Winnetka's Roy Scherer Jr was renamed and remade by a Hollywood gay impresario and total mess whom you can read about in dastardly detail in The Man Who Invented Rock Hudson: The Pretty Boys and Dirty Deals of Henry Willson. Although in his first movie, Fighter Squadron, the 6'5" hunk needed 38 takes to nail his only spoken line, with coaching he became an affable, natural superstar. He reached a new high with Douglas Sirk's Magnificent Obsession in 1954 and the next year barely dodged certain doom: The tabloid Confidential threatened to report his secret gay affairs. Instead, Willson gave them dirt on two of his other, less lucrative clients, Rory Calhoun (prison stint) and Tab Hunter (arrested at a gay party five years earlier), and shoehorned Hudson into a sham marriage with his secretary. In 1956, Hudson and fellow closet case James Dean both earned Oscar nominations for Giant opposite Elizabeth Taylor, who would 29 years later be galvanized by Hudson's death to force an unwilling nation to confront AIDS. As much as his public acknowledgement finally "gave a face" to the disease that had already killed thousands, it also fueled a panicked distrust of all gay men because he had hidden his status from his sex partners like Marc Christian and his kissing co-stars like Linda Evans. Succumbing just before he turned 60, he lives on in celluloid glory and in the pages of his friend Armistead Maupin's Further Tales of the City as the virile icon Blank Blank.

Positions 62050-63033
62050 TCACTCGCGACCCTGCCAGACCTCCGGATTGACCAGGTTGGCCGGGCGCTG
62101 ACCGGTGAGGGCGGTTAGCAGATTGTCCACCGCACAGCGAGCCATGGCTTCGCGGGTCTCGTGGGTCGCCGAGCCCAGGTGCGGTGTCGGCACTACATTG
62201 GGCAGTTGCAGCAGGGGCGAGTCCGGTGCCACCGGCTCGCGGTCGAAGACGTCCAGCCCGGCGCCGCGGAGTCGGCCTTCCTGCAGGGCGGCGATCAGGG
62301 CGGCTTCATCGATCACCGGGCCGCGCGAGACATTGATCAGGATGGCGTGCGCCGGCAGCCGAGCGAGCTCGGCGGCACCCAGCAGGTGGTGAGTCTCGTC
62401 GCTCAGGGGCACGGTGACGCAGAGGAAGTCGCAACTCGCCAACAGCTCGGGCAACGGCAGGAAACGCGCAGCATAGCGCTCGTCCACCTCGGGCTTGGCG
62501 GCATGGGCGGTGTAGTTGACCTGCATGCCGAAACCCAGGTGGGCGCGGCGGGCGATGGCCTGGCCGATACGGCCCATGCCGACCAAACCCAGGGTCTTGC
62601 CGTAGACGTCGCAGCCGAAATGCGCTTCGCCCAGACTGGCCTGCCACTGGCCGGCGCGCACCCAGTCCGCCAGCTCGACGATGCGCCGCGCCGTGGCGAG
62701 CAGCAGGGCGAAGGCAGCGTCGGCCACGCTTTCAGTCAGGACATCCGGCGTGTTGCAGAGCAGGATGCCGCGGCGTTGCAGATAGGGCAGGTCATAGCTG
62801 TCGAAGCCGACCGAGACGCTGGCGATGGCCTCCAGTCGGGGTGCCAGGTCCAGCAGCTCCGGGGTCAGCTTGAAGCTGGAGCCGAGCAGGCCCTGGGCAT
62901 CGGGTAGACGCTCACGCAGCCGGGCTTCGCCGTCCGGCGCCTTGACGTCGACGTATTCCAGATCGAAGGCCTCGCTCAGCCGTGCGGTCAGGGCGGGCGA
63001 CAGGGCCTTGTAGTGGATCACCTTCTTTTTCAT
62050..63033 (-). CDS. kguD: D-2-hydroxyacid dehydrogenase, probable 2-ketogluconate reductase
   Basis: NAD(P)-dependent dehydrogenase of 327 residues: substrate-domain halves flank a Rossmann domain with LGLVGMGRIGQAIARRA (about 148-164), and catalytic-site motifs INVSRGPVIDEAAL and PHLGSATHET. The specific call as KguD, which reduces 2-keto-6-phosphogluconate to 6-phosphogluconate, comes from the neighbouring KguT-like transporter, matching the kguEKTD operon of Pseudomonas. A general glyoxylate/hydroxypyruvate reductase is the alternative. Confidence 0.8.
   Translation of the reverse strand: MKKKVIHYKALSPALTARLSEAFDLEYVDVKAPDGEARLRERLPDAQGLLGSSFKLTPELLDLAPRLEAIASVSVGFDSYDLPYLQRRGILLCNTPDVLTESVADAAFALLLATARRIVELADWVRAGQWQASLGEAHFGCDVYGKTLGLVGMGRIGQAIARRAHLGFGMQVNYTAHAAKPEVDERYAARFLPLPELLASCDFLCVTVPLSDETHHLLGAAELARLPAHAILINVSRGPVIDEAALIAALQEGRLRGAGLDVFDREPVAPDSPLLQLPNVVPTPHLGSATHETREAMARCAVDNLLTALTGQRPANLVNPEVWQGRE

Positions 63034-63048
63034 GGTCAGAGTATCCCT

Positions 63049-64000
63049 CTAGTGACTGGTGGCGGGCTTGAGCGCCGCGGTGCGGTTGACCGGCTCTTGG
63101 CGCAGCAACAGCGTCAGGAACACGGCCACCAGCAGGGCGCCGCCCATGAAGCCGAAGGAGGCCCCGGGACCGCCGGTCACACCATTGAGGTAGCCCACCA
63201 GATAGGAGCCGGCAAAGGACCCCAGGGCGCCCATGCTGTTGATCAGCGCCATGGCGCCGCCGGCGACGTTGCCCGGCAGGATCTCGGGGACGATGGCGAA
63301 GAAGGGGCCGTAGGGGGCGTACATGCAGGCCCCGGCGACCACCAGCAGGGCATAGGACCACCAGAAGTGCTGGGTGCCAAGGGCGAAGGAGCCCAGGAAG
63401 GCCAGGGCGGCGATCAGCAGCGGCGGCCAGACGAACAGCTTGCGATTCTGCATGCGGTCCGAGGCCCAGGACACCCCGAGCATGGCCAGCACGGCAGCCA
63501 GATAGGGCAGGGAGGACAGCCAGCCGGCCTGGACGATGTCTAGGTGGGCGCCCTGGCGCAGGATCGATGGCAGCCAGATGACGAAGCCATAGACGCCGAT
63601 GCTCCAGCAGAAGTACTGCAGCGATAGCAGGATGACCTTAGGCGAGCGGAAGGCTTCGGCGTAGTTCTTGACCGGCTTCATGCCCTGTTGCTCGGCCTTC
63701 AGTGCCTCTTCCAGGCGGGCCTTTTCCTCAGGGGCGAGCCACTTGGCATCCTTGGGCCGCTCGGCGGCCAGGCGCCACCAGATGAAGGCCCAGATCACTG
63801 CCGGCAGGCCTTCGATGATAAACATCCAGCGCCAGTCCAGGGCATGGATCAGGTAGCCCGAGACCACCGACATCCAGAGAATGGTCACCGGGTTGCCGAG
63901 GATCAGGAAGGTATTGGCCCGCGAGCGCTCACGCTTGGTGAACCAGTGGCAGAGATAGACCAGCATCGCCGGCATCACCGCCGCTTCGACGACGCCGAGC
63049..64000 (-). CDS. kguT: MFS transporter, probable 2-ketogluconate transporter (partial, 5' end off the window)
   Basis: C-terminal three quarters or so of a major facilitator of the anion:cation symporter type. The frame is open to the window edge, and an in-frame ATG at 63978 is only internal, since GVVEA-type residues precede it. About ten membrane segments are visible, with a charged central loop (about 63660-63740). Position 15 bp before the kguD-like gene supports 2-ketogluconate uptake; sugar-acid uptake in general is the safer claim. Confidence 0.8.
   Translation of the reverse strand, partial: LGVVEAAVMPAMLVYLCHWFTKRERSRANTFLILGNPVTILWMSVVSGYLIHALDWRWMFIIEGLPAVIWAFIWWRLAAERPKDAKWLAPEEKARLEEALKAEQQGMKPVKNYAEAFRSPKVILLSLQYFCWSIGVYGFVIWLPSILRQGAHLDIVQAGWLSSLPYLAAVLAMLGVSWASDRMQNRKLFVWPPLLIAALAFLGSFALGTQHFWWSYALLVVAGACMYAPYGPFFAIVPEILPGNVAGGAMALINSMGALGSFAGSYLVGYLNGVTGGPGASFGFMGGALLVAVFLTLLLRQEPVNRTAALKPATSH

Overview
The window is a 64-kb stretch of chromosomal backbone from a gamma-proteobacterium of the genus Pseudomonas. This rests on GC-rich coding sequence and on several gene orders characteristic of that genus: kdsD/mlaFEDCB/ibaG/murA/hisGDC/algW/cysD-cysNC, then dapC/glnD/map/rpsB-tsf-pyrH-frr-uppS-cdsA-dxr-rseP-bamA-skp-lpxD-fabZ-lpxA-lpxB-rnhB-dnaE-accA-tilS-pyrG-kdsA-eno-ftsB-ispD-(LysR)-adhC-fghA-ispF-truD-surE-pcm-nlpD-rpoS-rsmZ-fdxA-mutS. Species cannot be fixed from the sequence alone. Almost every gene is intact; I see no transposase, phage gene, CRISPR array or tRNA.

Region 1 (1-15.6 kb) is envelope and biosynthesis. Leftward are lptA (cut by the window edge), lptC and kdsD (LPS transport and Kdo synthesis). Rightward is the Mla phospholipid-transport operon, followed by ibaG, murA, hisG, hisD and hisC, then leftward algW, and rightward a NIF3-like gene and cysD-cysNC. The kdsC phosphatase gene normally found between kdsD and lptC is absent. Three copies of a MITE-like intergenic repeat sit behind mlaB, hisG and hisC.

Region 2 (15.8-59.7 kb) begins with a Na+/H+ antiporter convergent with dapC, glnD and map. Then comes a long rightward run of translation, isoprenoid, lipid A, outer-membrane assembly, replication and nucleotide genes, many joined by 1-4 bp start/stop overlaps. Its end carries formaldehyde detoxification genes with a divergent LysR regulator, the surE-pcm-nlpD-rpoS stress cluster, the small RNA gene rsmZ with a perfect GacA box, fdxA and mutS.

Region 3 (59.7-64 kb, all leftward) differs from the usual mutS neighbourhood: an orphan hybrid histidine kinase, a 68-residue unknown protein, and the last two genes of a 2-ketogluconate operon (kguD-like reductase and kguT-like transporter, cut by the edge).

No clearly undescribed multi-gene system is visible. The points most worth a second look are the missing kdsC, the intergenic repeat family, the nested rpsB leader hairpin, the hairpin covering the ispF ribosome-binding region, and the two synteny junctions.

Like any other future drag star born in 1960, RuPaul Andre Charles spent his childhood in San Diego lipsynching Supremes songs, being called names, avoiding sports, and winning the two most important prizes in junior high: Best Dancer and Best Afro. High school didn't go as well (he was expelled for not attending), until he moved to Atlanta with his brother and sister-in-law at sixteen. He began to blossom, thanks largely to drama class, though his attendance in every other subject was still a problem. Eventually he dropped out, got his GED, started community college, and quit. When he was twenty-two he appeared on the American Music Show with two girls as RuPaul and the U-Hauls. When he was thirty-two, the nation was coming down from twelve years of Reagan-Bush, grunge was peaking, and RuPaul put on her best blond wig, her brightest jewels, her fiercest heels, and taught the whole world to sing, "Sashay, chante!" "Work it, girl!" and "You better work!"
Oddly, that hit, Supermodel, only reached #45 on the pop charts, but it remained in heavy rotation on MTV forever and became a cultural moment. Whereas most drag representations before her were catty and bitchy, RuPaul's message was love everybody; everybody, love! Subsequent singles milked the same bouncy vibe but failed to catch on with the masses, though Back to my Roots is an essential history of black hairstyles in three danceable minutes. Adding to her list of drag queen firsts, RuPaul became the face of MAC cosmetics and sang a duet with Elton John. She co-hosted KTU's popular morning show for two years and hosted her own tv show on VH1. Her super popular RuPaul's Drag Race begins its fifth season on January 28, 2013.